Lr CC stores original photos in the cloud but also the develop settings. So everything is available everywhere and it is possible to revert to an original photo e.g. as it was first imported from camera without any adjustments.
Customers have no need to worry about a catalog or file/folder based organizational systems. Lr CC has its own cache and images are intelligently managed on devices in order to use the smallest footprint.
Import and upload to the cloud will obviously depend on individual connection speeds but Adobe is looking at the possibility of using a customer LAN, although this would be a future enhancement, when technically possible.
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The people who have HUGE photo libraries are not Lightroom CC's target audience, at least at this time, because they generally need local storage (cost of cloud storage) and want more advanced features. The primary audience right now are the mass of mobile-first photographers and those who want to edit their photos in an interface that doesn't require extensive learning. That will no doubt expand over time, but nothing happens overnight.
Thank you Victoria - for the answer that I already new as correct but was looking for anyone who agrees.
The reason I asked the question is to make a point to a growing number of posts here from people who want to use Lr CC as a massive library backup system. A LOT if them post here with 'sync' problems.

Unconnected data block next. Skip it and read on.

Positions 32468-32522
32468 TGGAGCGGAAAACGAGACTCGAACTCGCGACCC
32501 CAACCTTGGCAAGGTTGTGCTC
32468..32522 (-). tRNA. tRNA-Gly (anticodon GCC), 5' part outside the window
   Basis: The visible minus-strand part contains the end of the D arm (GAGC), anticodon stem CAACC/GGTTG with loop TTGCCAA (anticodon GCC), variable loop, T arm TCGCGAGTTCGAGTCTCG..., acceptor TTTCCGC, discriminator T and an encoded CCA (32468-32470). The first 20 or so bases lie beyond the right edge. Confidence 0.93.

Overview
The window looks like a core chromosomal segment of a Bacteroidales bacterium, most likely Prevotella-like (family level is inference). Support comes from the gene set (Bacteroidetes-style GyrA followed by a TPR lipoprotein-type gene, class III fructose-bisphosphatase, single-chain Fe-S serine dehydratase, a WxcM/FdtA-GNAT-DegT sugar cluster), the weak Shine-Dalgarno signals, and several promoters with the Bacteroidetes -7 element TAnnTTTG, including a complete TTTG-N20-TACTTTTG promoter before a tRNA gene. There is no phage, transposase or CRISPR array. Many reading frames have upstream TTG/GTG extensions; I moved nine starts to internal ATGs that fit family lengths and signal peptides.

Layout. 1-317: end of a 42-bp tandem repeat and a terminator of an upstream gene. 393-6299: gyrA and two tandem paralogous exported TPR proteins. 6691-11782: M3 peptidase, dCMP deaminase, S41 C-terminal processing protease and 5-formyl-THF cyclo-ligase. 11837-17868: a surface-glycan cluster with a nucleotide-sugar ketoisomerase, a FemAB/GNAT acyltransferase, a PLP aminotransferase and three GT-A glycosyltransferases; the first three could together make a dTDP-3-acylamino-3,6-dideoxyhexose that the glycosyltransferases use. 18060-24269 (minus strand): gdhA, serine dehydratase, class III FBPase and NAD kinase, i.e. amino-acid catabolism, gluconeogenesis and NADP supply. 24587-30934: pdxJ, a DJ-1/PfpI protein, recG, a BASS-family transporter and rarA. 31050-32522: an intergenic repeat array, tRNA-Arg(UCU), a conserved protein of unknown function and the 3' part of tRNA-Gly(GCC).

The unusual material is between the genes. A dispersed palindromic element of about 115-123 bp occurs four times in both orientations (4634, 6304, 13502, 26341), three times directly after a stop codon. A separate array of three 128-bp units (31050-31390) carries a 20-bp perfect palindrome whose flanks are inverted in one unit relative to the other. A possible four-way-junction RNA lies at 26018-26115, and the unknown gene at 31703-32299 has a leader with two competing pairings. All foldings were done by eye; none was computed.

Your 'primary audience' sentence is spot on. If Lr CC users understood that going in a lot of the frustration with 'sync' issues would fade! Reading that sentence should be mandatory reading before posting here - IMHO
I've got 600GB plus in the cloud and it's running fine, but yes, there have been lots of misunderstandings around this launch, including a lot of people who should still be Classic users trying to move over too early. I'm sure it'll come in time, but internet speeds will be the major limitation for a lot of people for some time to come IMHO.
And if we think bandwidth is an issue now - and we do - imagine video.
We currently consider HD (1920x1080) good video. Then we have 2K (rarely used) and 4K/UHD (the same but not quite) and 5K.
Now 8K (7680x4320) (33 + megapixels) is on the horizon. Dell has an 8K monitor for $4999. and Apple is working on one. But just imagine the bandwidth that will be needed.
Sync issues with Lr Mobile were probably also one of the reasons why Adobe introduced their Cloud Storage solution to Lightroom in the first place.
However, I imagine they underestimated the amount of customers wanting to use Classic and CC together, leading to an even more complex workflow.